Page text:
Background Th17 cells have a central role in the inflammation via their pro-inflammatory cytokine production, such as interleukin (IL)−17A, −21,–22, and tumour necrosis factor-α. We studied in vitro Th17 cell differentiation of healthy donors and patients with rheumatoid arthritis (RA).
Materials and methods Mononuclear cells (PBMC) were isolated from peripheral blood of healthy volunteers and rheumatoid arthritis (RA) patients. CD45RO- (naive) and CD45RO+ (memory) T cells were isolated from PBMC with a two-step negative magnetic separation method. They were activated with anti-CD3 (1 µg/ml), anti-CD28 (1 µg/ml) and with crosslinking (1 µg/ml) antibodies and treated with TGFβ (2.5 ng/ml), IL-6 (25 ng/ml), IL-1β (10 ng/ml) and IL-23 (10 ng/ml) cytokines and with anti-IL-4 (10 µg/ml) blocking antibody. After 5 and 10 days the IL-17 and IL-22 production were measured by ELISA and the RORc and Tbet expression were measured by qPCR. The expression of CCR6, CCR4 and CXCR3 of the cells were determined by flow cytometric analysis. Cell viability was monitored by impendance-based cell analyzer (CASY-TT).
Results In healthy donors the memory T cells were characterised by higher RORc (p<0.05) and Tbet (p<0.05) expression levels compared to the naive T cells. This difference between the naive and memory T cells was not detected in RA patients (p=0.5625). The naive T cells from RA patients expressed more RORc (p<0.05), but not Tbet than the healthy donor derived naive cells. The CCR6 and CCR4 expression were higher in memory T cells of healthy donors than those of the naive T-cells (p<0.05) however this difference between T cell subpopulations of RA patients was not significant (p=0.06). The IL17 and IL22 production was increased by IL1+IL23+IL6+anti-IL4 treatment in healthy donors and RA patients (p<0.05) as well. Interestingly in RA the IL1+IL-23+anti-IL4 treatment also promoted the IL17 and IL22 production (p<0.05), suggesting that in vitro IL6 treatment is not required for the IL-17 and IL-22 production.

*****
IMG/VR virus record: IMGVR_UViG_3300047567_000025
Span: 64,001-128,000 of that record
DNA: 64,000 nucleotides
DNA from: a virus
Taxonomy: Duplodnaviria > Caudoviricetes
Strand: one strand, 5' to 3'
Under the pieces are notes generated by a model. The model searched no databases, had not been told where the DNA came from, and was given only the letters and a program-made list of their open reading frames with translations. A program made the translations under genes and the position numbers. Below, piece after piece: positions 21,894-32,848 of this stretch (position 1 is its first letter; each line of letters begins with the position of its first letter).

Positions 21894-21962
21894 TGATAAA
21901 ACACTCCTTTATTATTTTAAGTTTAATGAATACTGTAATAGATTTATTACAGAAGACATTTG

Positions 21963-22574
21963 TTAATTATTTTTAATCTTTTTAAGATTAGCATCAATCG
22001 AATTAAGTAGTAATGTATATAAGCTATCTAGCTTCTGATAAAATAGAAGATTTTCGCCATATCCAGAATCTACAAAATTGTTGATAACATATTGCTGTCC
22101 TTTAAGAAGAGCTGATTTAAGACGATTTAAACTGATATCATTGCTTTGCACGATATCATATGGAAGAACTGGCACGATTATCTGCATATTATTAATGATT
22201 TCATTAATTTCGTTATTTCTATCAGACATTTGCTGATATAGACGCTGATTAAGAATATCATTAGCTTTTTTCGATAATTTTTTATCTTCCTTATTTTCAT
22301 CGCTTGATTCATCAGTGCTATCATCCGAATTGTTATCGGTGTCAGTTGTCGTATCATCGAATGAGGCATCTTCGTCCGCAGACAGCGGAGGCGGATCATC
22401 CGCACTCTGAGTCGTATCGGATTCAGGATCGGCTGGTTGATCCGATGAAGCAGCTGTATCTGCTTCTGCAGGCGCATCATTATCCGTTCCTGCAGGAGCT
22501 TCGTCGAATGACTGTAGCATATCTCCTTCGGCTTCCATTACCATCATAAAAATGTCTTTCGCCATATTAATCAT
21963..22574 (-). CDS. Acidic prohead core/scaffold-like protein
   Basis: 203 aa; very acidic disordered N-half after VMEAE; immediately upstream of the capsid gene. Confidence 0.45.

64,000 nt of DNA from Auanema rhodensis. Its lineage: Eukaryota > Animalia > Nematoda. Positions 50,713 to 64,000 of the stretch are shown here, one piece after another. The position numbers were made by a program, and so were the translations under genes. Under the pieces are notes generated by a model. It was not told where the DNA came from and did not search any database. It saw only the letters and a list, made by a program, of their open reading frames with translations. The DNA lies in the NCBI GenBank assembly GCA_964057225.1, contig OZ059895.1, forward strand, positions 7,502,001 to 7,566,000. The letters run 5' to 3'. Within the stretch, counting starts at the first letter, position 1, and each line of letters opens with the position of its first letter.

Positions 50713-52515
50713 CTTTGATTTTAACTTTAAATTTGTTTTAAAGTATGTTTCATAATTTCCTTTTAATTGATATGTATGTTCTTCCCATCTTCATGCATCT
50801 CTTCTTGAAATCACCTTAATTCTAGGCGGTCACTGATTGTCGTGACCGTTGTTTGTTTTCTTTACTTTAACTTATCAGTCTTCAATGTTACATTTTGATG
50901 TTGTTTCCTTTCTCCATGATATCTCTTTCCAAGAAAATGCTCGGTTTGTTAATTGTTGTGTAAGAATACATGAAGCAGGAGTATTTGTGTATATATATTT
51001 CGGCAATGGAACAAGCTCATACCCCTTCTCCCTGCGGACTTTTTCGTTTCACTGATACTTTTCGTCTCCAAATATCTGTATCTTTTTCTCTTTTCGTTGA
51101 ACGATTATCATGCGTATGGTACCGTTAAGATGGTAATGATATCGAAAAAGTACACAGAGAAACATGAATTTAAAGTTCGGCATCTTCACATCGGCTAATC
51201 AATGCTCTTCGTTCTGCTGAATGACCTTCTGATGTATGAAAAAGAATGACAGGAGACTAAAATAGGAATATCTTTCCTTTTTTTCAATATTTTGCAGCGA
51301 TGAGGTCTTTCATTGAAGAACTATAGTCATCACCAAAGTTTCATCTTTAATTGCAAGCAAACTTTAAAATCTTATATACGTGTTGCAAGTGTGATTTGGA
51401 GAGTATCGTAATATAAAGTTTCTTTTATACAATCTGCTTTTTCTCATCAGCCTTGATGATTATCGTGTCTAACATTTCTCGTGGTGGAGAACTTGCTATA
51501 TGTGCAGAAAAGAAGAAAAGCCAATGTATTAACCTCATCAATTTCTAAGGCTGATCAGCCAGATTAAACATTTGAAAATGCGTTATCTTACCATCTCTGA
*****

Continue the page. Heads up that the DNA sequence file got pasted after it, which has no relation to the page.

Conclusions Our data suggest that the increased baseline RORc expression of the CD45RO- cells may contribute to the accelerated Th17 differentiation in RA. The IL-17 and IL-22 production are differently regulated in RA compared to the healthy donors.